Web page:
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Semantics of 1.9.2 Set

 
 
John
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      03-01-2011
I'm looking at the doc for the 1.9.2 Set class, which says (http://
http://www.ruby-doc.org/stdlib/libdo...ses/Set.html):

Set implements a collection of unordered values with no duplicates.
This is a
hybrid of Array‘s intuitive inter-operation facilities and Hash‘s
fast lookup.

The equality of each couple of elements is determined according to
Object#eql?
and Object#hash, since Set uses Hash as storage.

Since the doc explicitly defines Hash as the underlying store, and
since Hash in 1.9.2 observes insertion order (http://ruby-doc.org/core/
classes/Hash.html) during enumeration, I wonder if the doc for Set
should be changed?
 
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Colin Bartlett
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      03-04-2011
On Tue, Mar 1, 2011 at 4:45 PM, John <(E-Mail Removed)> wrote:
> I'm looking at the doc for the 1.9.2 Set class, which says
> (http://www.ruby-doc.org/stdlib/libdo...ses/Set.html):
>
> =A0Set implements a collection of unordered values with no duplicates.
> This is a hybrid of Array=91s intuitive inter-operation facilities
> and Hash=91s fast lookup.
>
> The equality of each couple of elements is determined according to
> Object#eql?=A0and Object#hash, since Set uses Hash as storage.
>
> Since the doc explicitly defines Hash as the underlying store, and
> since Hash in 1.9.2 observes insertion order (http://ruby-doc.org/core/
> classes/Hash.html) during enumeration, I wonder if the doc for Set
> should be changed?


I was hoping someone who had a detailed knowledge of Set and Hash
would give you an answer. Since I don't qualify on the detailed
knowledge grounds, I'll try my knowledge of logic, and hope that fits.

Set implements a collection of unordered values with no duplicates,
which means that you shouldn't assume the elements will be in a
particular order (alphabetical, time of insertion into the set,etc) if
you iterate over the set using each: that's important.

But if the current implementation happens to use another class (Hash)
which does have an order (time of insertion), then that's not
important. Code *might* use the fact that using Set with its current
use of Hash means that the iteration order is time of first insertion
into the set (ignoring complications of inserting, then deleting, then
reinserting an element).

But given the actual documentation of Set, it would be unwise to do
this: a later implementation of Set might use something other than an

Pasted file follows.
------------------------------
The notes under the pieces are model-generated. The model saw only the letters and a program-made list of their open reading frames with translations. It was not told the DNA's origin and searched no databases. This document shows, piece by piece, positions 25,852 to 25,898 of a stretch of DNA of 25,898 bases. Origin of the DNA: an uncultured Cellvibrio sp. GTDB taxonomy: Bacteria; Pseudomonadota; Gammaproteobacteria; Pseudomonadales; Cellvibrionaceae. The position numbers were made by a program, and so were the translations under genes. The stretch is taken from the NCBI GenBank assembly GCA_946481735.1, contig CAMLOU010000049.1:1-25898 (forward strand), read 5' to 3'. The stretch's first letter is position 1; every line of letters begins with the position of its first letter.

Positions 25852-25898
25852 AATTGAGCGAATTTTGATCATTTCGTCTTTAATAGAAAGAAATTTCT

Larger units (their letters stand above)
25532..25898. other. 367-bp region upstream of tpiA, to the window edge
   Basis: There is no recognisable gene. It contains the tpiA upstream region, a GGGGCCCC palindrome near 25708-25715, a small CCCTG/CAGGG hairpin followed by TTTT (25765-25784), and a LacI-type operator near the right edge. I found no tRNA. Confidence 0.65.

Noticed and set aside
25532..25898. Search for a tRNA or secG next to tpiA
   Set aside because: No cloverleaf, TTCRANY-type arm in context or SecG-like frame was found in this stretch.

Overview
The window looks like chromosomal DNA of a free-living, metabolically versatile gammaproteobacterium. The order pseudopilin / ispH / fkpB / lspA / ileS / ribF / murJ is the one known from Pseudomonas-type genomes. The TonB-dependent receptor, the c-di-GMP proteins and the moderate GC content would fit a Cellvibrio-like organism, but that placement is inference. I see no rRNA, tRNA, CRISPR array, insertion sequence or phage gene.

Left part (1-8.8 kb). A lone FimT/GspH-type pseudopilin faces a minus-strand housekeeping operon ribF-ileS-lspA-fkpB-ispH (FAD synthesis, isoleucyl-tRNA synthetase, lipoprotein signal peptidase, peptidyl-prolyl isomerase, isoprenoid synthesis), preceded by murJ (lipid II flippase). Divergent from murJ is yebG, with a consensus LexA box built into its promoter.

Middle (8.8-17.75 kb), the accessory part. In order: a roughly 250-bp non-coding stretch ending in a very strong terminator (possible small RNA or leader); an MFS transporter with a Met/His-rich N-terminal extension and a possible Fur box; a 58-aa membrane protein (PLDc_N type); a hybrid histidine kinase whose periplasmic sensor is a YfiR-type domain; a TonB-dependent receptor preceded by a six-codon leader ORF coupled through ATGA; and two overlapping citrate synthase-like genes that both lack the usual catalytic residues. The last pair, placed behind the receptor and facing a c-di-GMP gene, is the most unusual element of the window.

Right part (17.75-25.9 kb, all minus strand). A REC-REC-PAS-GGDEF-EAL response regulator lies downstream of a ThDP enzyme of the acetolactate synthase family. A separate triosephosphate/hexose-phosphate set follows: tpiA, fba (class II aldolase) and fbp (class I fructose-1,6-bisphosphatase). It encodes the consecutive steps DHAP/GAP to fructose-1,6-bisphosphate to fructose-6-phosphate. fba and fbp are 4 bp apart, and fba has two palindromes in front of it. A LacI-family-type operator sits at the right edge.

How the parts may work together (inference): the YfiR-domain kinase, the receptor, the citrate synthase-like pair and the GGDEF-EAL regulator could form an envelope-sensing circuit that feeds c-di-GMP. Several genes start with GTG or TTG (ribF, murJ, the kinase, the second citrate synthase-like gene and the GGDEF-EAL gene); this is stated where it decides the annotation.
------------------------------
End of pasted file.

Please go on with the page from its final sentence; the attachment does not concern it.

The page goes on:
insertion order preserving Hash.

In short, I think the documentation for Set should remain as it is. Or
possibly say explicitly that whilst the current implementation of Set
uses Hash for storage, it should not be assumed that this will always
be the case.

 
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Adam Prescott
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      03-04-2011
[Note: parts of this message were removed to make it a legal post.]

On Fri, Mar 4, 2011 at 6:22 PM, Colin Bartlett <(E-Mail Removed)>wrote:

> On Tue, Mar 1, 2011 at 4:45 PM, John <(E-Mail Removed)> wrote:
> > I'm looking at the doc for the 1.9.2 Set class, which says
> > (http://www.ruby-doc.org/stdlib/libdo...ses/Set.html):
> >
> > Since the doc explicitly defines Hash as the underlying store, and
> > since Hash in 1.9.2 observes insertion order (http://ruby-doc.org/core/
> > classes/Hash.html) during enumeration, I wonder if the doc for Set
> > should be changed?

>
> But given the actual documentation of Set, it would be unwise to do
> this: a later implementation of Set might use something other than an
> insertion order preserving Hash.
>
> In short, I think the documentation for Set should remain as it is. Or
> possibly say explicitly that whilst the current implementation of Set
> uses Hash for storage, it should not be assumed that this will always
> be the case.
>
>

I would agree that the documentation should not mention any order, as that's
not what defines a Set, it's just a leftover from an implementation with
Hashes. I don't think it should be stressed that its current implementation
is a Hash, in the documentation, though. If it's included, it definitely
should be pointed out that the implementation with a Hash is not a normative
restriction.

I was hoping someone who had a detailed knowledge of Set and Hash
> would give you an answer. Since I don't qualify on the detailed
> knowledge grounds, I'll try my knowledge of logic, and hope that fits.



I think you responded quite well, for what it's worth.

 
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